OpenLaunch is a Web-based content management system that integrates a broad array of services into a single, fully-featured, elegantly designed Web site. The project aims to eliminte the difficulty of integrating multiple systems into a single Web site by implementing a blog, forum, Web pages, wiki, and (coming soon) E-Commerce and support tickets. It is built around the Torpedo Framework, an open MVC framework which includes support for controllers, forms, and a large number of other very useful utilities.
libnode is a C++ implementation of Node.js. Just like Node.js, libnode provides non-blocking I/O, which enables you to develop scalable Web applications in C++. The memory management of libnode is automatic, based on either shared_ptr or bdw-gc. libnode is good to use on embedded devices because its system resource consumption is lower than Node.js.
The KFramework is a Java/Swing framework for distributed/Web applications implementing the SOFEA/SOUI architecture and domain driven design. Under this approach the application leverages the power of personal computing for a true MVC platform, while reducing infrastructure costs and risks.
PHFTP (PHP HTTP FTP) is a simple and fast Web FTP application. You can upload, download and administer files on FTP servers without a local FTP client, even if you are behind firewalls and proxies. The only thing you need is a Web browser HTTP(S) connection. If you can browse the Internet at your workplace, you can now also establish a FTP connection to any FTP server your PHFTP installation server can connect to.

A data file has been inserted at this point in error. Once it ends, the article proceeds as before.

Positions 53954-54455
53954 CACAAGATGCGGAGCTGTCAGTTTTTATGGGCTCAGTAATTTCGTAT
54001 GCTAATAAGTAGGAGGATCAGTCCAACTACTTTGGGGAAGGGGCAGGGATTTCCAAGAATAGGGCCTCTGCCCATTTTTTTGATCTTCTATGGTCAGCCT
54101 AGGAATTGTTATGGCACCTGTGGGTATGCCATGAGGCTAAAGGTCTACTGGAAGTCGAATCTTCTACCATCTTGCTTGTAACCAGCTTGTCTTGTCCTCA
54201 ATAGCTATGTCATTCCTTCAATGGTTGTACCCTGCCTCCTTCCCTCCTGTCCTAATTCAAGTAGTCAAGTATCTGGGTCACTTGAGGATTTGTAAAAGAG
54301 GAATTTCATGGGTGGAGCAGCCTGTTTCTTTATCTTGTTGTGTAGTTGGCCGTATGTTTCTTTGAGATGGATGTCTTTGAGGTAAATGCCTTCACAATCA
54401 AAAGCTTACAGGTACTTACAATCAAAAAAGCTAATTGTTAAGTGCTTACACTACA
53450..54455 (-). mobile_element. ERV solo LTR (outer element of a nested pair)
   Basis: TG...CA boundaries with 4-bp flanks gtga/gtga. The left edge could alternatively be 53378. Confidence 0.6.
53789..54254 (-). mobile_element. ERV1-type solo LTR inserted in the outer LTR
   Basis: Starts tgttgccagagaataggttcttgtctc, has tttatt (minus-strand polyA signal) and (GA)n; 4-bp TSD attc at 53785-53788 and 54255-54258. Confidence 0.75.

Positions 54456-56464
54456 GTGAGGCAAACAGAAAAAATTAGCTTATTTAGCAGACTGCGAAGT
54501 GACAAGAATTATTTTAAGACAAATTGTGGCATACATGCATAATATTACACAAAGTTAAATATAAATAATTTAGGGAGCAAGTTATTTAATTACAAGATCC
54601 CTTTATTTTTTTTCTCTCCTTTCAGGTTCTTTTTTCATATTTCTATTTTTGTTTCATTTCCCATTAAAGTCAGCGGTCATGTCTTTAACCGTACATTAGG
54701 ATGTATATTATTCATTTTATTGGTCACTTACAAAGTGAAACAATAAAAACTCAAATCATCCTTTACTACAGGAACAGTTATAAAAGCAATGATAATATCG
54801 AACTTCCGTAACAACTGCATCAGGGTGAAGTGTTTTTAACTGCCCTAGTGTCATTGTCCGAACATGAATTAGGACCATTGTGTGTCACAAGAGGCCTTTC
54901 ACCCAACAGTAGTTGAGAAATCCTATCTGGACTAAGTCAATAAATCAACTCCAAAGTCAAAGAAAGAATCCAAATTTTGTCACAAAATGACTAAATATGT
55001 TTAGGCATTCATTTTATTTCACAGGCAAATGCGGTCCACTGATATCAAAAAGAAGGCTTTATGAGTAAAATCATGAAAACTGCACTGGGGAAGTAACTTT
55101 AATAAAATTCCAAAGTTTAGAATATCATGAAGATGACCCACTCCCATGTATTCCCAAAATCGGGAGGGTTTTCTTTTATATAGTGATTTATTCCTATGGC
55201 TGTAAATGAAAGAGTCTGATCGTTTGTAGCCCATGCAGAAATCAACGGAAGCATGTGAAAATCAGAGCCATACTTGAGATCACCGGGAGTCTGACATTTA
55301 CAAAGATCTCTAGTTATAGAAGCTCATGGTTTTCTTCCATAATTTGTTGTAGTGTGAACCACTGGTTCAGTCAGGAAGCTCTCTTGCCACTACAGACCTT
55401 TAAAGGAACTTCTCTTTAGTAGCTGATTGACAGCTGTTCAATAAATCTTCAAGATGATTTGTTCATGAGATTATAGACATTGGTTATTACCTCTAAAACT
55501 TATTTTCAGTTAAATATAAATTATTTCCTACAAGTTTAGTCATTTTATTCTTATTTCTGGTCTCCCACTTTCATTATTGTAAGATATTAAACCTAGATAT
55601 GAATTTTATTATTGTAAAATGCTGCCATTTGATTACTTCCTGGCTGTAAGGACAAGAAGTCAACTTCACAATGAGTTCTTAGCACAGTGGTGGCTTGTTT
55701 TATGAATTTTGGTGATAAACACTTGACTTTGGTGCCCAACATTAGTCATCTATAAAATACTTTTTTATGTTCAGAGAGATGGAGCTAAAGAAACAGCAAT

OmniComment is a small script to that enables a Webmaster to add comments to any page. The idea is to include a call to the script in the appropriate page, using an SSI statement. The script will write out the appropriate HTML containing a link to the comments already posted for this page and a form to post new comments. In principle this is similar to Gentle Comment, except it's more lightweight: it uses a flat directory and normal files to store the comment (as opposed to a MySQL database), so it is not appropriate if your Web site receives thousand of comments a minute. Another difference is that all configuration happens in a text file, and there is no Web interface to perform administration. OmniComment generates an ATOM feed that follows publication of comments anywhere in the site.